Children are less likely to pick on their peers if they know the extent that the damage they have done, can go to. Experts also back up this prevailing wisdom. But kids are not born empathetic. They are susceptible to impulses. Trying to tame bullies by teaching them empathy is one of the most effective ways to prevent bullying. But experts also suggest that teaching empathy may have the opposite effect on children.
Is Empathy the Solution to Bullying?
How to prevent bullying? Experts on youth bullying say the recent suicide deaths of teens are tragic but the solution doesn’t lie in criminalizing all bullying. Instead the solution lies in teaching kid’s empathy and tolerance. A Queen’s University professor of psychology, Wendy Craig, suggests that it is important to teach children empathy skills and how to speak up when they see wrong behavior.
The brain doesn’t completely develop until age 25. Teens’ brain is not fully developed yet and they lack the ability to think rationally and have difficulty judging the consequences of their actions. Experts suggest that children must be taught empathy by urging them to do small acts of kindness. They need to engage in pro-social behavior. Kids also need to learn when to step in when they are witnessing hurtful behavior.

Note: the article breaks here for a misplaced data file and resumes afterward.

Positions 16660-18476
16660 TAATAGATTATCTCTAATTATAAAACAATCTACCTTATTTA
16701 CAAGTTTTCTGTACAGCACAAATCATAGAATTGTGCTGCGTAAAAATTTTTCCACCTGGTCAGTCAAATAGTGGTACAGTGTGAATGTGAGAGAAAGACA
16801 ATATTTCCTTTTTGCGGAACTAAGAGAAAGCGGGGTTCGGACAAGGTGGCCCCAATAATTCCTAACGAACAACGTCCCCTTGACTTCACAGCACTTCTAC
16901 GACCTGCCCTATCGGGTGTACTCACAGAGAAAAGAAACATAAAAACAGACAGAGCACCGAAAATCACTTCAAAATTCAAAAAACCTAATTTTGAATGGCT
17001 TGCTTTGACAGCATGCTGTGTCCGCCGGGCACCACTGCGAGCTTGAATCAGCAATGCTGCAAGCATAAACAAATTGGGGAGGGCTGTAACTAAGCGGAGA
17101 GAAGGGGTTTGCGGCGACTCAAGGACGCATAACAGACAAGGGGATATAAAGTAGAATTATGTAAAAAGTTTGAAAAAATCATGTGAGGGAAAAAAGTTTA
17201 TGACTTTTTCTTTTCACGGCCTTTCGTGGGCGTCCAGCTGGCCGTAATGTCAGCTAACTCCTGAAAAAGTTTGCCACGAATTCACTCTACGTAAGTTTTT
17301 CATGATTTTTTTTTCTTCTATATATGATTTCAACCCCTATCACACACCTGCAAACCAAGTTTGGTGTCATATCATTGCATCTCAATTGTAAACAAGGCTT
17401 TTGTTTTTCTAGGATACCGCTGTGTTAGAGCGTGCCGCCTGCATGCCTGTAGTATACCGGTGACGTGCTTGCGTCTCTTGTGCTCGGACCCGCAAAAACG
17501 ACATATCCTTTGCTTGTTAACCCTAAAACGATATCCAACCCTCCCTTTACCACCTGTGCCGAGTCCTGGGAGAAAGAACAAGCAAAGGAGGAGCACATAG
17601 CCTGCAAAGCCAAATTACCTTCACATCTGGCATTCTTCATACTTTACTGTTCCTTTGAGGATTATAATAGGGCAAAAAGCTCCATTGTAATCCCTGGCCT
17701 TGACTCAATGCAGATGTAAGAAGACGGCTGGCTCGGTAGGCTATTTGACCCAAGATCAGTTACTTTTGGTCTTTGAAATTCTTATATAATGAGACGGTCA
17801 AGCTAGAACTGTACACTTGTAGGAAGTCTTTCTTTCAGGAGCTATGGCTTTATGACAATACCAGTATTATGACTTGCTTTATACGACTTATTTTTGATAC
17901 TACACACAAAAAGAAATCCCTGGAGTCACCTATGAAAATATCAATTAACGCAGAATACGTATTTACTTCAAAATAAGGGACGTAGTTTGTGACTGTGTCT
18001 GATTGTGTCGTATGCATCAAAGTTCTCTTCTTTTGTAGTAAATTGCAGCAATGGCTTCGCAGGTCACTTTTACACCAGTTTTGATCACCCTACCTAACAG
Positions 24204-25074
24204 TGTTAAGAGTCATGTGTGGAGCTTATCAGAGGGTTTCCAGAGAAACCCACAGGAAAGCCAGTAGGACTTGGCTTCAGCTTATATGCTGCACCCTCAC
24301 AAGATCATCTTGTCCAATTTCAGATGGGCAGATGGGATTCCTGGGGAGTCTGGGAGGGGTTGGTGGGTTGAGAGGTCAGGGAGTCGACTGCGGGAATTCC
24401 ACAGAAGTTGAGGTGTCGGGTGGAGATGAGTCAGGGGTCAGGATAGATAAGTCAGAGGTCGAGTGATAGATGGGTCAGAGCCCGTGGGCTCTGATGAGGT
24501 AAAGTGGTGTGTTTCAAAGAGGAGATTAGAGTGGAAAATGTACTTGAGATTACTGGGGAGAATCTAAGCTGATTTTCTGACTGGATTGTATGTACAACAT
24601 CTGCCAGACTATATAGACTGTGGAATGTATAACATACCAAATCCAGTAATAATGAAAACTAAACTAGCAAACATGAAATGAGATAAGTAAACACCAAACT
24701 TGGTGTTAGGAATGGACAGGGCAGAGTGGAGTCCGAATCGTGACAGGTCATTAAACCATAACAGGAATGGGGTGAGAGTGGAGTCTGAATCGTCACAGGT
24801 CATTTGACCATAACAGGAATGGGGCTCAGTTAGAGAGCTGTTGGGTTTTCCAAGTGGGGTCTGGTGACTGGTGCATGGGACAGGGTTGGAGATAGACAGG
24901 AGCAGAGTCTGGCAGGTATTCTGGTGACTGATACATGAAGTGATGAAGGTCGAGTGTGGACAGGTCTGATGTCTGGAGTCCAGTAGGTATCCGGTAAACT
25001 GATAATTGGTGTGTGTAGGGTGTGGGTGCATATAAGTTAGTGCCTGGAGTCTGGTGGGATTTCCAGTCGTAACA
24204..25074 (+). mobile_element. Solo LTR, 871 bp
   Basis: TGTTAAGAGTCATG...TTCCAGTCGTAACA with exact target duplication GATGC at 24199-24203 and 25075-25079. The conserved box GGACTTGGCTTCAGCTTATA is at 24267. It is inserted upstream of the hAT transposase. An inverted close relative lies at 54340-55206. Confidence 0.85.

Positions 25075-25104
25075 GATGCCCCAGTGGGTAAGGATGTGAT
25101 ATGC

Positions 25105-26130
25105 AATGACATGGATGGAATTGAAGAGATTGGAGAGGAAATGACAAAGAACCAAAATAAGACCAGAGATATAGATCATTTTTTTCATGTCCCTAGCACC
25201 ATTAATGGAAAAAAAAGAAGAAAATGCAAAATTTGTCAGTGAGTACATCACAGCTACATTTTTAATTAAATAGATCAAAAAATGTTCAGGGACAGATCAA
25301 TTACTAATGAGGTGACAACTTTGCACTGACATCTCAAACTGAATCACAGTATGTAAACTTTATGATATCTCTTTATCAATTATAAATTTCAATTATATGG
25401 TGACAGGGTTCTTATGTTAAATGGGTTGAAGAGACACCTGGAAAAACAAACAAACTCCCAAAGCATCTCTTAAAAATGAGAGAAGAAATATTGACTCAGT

How Hard It Is to Teach Empathy?
Debra Pepper, a professor of psychology at York University, says it is much harder to teach kids how to get along with each other as compared to reading and math. Parents often expect their child to learn it by osmosis but they don’t. Lectures can help but the real lesson takes place when students interact with each other in everyday settings. Intervention and reputation are essential after that. It is easier to teach empathy to young adults in their 20’s. It is difficult to teach empathy to younger kids. They are more likely to engage in bullying behaviors because their brain is not wired to control impulses.
A big factor in a child’s inability to learn empathy is their relationship with their parents. Teens tend to learn the behavior that is modeled for them by their parents. When parents are emotionally or physically distant from their kid, the children are likely to follow their impulses and do what they think is best rather than what their parents think is acceptable.